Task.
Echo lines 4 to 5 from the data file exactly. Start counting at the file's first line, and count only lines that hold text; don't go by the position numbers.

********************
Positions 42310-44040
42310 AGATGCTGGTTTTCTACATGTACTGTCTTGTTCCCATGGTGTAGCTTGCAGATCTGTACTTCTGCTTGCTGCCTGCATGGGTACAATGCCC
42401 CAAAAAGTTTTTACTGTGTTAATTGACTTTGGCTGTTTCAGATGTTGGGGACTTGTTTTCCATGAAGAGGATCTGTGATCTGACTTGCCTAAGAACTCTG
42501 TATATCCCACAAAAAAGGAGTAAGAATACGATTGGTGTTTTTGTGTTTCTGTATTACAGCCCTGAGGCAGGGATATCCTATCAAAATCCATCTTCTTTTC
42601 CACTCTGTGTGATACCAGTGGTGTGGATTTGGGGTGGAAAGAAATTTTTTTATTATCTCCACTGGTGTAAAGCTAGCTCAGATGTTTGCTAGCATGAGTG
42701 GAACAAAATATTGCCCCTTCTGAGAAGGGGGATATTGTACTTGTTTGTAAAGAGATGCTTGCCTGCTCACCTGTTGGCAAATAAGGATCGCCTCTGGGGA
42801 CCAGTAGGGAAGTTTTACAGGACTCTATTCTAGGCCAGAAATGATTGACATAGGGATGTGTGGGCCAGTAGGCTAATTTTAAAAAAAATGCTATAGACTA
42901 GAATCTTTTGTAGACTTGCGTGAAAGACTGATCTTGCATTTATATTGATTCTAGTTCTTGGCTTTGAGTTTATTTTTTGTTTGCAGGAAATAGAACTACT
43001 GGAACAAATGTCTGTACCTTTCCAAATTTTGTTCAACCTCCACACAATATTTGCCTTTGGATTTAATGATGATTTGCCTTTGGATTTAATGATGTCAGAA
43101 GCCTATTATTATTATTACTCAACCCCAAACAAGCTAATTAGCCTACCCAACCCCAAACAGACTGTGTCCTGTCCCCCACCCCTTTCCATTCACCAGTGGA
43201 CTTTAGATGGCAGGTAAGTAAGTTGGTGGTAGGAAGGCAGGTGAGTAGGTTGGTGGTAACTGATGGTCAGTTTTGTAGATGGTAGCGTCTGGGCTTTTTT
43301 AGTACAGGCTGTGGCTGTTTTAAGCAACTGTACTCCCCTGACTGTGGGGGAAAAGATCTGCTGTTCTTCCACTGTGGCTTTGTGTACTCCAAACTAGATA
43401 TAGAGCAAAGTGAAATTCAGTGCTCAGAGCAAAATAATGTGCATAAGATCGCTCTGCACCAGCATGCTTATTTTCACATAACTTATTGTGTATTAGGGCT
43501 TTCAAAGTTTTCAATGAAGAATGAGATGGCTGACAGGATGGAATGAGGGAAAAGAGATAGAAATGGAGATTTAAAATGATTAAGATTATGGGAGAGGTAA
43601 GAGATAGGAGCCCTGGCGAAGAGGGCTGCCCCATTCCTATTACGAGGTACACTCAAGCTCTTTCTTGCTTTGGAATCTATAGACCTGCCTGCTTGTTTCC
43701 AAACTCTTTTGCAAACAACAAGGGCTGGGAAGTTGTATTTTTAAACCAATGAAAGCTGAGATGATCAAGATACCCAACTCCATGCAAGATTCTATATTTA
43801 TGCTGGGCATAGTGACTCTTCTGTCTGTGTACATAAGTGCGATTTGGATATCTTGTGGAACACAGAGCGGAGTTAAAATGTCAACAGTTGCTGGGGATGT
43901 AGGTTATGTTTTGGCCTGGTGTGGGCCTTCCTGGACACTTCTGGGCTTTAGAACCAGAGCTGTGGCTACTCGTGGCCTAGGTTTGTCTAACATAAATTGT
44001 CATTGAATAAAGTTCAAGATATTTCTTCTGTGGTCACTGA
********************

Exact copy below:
42501 TATATCCCACAAAAAAGGAGTAAGAATACGATTGGTGTTTTTGTGTTTCTGTATTACAGCCCTGAGGCAGGGATATCCTATCAAAATCCATCTTCTTTTC
42601 CACTCTGTGTGATACCAGTGGTGTGGATTTGGGGTGGAAAGAAATTTTTTTATTATCTCCACTGGTGTAAAGCTAGCTCAGATGTTTGCTAGCATGAGTG